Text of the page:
Days to germination: 4 to 7 days
Days to harvest: 60 to 90 days
Light requirements: Full sun
Water requirements: Regular watering
Soil: Loose and fertile, with no added nitrogen
Container: Bush varieties are best
Lima beans are one of those stereotypical vegetables that kid’s are supposed to hate, but they really are extremely healthy.
Sometimes called butter beans, lima beans are extremely high in fiber, protein, and magnesium. They also contain another chemical compound that is toxic if the beans are eaten raw. Once cooked, it becomes harmless. Needless to say, no one should eat raw lima beans. Lima beans can either be cooked from fresh or after they have been dried.
Lima beans come in varieties that grow in a bush, and those that vine (also referred to as determinate and indeterminate plants). Typically the vining bean plants will take longer to mature.
Starting from Seed
Lima beans can be started indoors if you want to start your plants early, because they can only go outside well after the frost date which can mean a short growing season in some areas.
Plant your seeds in seedling pots about 3 to 4 weeks before the last frost date in your area, and keep them moist until they sprout. Seeds should be planted at least 1 to 2 inches deep in the soil. The seedlings will be a little delicate for transplanting, so you should start your seeds in paper or peat pots that can be planted without having to dislodge the plant.
Only use loose soil over the seeds to make sure they can break through the surface. They aren’t particularly strong sprouting seedlings.
It is time to put your seedlings out 3 weeks after your frost date, or you can sow your seeds out at this time if you are not using seedlings. The soil needs to be well warmed after all frost has passed (at least 65F).
Lima beans do best in sunny locations, and you will have to space your plants out depending on whether you are growing bush or vining beans. Bush beans should be 4 to 6 inches apart, and vining bean plants should be a little farther apart at 8 to 10 inches away. If you want to use a hill system for vining beans, you can plant 4 or 5 close together, but then allow at least 30 inches between each hill.
If you are putting out seeds rather than seedlings, use very loose and non-compacted soil to cover the seeds, as mentioned above.
Set up poles or a trellis for vining beans right after (or even before) you plant so that you don’t do any damage to the growing plants when they are larger. Bush beans may need cages to help keep them compact, but they shouldn’t require any more support than that.
Like with all beans, you need to stay away from nitrogen around your lima beans. That means no high-nitrogen fertilizer and no fresh manure. The extra nitrogen may seem to help because your plants will start to grow quickly but the extra growth is all leaves and no beans.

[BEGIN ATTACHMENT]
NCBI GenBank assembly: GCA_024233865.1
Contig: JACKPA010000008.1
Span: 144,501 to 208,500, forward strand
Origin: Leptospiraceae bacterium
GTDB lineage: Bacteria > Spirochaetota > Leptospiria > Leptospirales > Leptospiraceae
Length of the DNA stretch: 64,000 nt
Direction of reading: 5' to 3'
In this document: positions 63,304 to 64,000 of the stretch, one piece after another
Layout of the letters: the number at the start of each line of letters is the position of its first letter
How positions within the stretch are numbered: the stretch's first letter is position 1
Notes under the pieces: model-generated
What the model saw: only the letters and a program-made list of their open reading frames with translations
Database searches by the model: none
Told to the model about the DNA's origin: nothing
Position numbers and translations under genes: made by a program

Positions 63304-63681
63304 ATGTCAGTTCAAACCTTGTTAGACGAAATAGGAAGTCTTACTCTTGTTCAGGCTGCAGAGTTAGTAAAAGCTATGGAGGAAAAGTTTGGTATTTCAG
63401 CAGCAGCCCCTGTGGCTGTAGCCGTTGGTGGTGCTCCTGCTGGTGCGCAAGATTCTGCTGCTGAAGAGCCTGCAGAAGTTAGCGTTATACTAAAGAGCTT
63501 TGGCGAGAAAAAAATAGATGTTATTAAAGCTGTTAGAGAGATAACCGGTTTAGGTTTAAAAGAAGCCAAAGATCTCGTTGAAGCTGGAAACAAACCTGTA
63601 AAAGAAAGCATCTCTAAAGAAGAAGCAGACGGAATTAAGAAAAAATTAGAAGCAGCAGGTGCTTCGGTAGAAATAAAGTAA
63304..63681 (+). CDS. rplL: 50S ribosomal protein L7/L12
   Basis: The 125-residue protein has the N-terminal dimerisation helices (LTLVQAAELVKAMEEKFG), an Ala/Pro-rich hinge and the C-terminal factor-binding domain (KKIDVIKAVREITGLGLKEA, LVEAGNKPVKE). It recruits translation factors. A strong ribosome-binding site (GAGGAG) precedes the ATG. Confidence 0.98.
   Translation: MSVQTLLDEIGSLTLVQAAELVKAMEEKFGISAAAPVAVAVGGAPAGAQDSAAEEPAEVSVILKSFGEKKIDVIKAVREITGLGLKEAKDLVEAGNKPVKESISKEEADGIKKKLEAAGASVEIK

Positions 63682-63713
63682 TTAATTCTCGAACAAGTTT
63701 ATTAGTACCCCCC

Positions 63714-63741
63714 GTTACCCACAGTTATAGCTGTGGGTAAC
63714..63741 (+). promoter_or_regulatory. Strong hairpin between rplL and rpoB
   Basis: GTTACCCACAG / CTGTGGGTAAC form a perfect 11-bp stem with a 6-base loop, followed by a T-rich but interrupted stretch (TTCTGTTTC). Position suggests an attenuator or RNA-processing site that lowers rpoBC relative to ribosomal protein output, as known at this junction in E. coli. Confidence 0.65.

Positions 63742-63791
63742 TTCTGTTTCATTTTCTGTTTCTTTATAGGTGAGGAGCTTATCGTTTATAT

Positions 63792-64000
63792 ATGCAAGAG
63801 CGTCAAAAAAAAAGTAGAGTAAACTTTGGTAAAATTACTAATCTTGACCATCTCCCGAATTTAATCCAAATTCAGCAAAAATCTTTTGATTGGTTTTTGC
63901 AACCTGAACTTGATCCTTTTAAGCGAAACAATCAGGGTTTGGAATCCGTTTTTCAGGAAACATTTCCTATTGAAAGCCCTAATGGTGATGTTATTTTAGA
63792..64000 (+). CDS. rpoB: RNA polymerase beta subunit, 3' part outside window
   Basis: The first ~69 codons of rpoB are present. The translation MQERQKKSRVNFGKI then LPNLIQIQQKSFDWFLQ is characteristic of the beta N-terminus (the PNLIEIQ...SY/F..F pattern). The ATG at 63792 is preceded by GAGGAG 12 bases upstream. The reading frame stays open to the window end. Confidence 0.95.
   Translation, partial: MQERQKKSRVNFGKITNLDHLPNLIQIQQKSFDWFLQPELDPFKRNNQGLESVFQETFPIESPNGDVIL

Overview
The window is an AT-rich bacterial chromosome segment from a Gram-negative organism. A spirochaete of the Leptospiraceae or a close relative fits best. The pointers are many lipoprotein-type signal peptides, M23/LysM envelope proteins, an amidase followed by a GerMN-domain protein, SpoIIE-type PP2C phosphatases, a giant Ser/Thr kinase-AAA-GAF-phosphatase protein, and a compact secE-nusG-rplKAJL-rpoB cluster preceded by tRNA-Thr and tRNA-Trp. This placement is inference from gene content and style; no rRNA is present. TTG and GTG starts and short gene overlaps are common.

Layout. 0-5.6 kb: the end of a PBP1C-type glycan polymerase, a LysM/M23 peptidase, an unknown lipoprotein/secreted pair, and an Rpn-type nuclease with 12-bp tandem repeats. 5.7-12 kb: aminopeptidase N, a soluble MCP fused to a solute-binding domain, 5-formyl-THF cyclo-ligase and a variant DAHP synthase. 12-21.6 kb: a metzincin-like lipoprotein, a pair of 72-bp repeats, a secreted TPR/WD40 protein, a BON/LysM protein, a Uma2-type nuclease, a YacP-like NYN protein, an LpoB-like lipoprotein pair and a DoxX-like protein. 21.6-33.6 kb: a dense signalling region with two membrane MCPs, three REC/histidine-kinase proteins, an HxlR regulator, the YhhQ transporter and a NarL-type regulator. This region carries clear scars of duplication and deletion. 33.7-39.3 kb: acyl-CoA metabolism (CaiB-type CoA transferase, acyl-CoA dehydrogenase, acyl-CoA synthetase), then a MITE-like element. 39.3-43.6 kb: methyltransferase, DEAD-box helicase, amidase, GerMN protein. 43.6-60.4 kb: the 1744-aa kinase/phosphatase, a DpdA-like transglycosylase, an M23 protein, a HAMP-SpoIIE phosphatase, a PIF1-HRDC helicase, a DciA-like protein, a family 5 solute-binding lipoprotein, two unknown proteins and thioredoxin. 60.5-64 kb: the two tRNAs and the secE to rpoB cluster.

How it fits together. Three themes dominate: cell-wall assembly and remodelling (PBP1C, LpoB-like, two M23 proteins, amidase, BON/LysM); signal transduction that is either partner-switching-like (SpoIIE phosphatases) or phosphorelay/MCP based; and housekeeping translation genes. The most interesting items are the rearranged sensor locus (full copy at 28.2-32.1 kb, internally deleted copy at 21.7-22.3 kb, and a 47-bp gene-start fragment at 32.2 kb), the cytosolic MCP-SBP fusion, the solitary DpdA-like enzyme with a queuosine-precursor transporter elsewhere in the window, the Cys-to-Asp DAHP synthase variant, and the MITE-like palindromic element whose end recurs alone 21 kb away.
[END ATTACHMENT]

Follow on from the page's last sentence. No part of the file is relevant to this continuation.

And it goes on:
Water your beans regularly so the soil stays consistently moist. This is particularly important when the pods have formed and the beans are developing. Uneven watering can lead to split or cracked beans. Rather than water every day, add a layer of mulch to help prevent water loss from the soil.
Any type of lima bean plant will grow in a pot, but most people who do container gardening stick with bush varieties like Henderson or Fordhook. Each pot should be 8 to 10 inches across, and longer than that in depth. You’ll need several plants for a reasonable harvest if you use lima beans more than just occasionally.
Potted plants may need some fertilizer, but you should use a blend with no nitrogen to keep your plants producing beans rather than leaves.
Pests and Diseases
Various fungal spores can persist in the soil for 2 to 3 years, so you should plant your lima beans (any beans for that matter) in a different area every year to keep infections to a minimum. In particular, you need to watch for blight and anthracnose.
With anthracnose, you will see black blotches along the stems and leaves. Your seedlings may be effected right from the moment of sprouting, so make sure to start watching early. Fungicides may help but plants usually die. Pull infected plants immediately, and it may not spread.
You can buy resistant varieties of plants that will make this less of a danger, and you should also water your plants at the soil level rather than from above. Frequently wet leaves will help spread the fungus spores.
Insects are also a problem with lima beans, and can be targeted by several different species of bean beetle, caterpillar and aphids. Aphids can be washed off with water, though they are relatively harmless. Pick off beetles and caterpillars as soon as you see them, and treat your plants with a natural insecticide (ones with pyrethrins work great) to help keep them away.
Harvest and Storage
Beans are ready to pick when their pods are completely filled out. If you leave them until the pods start to dry, the beans will be tough and nearly inedible. Even if you intend to dry your beans, these are not to be left on the plant to dry. Pick them when they are ripe and still green. The pods are not edible.
Picking pods as soon as they are ready will encourage the plant to continue producing more pods. Once one or two pods pass this stage and get over-grown, the plant will usually stop blooming and stop making new pods.
Bush beans tend to ripen up all at the same time, but pole beans produce their pods over a longer period of time.
You can use your fresh lima beans right away, or dry them for longer storage. Fresh ones will last in the fridge for a few weeks, and you can also freeze them (blanche them first). For much longer storage times, dry your shelled lima beans until they are completely dried through.
Once dry, they will store in a tight-container for 8 to 10 months in a cool location.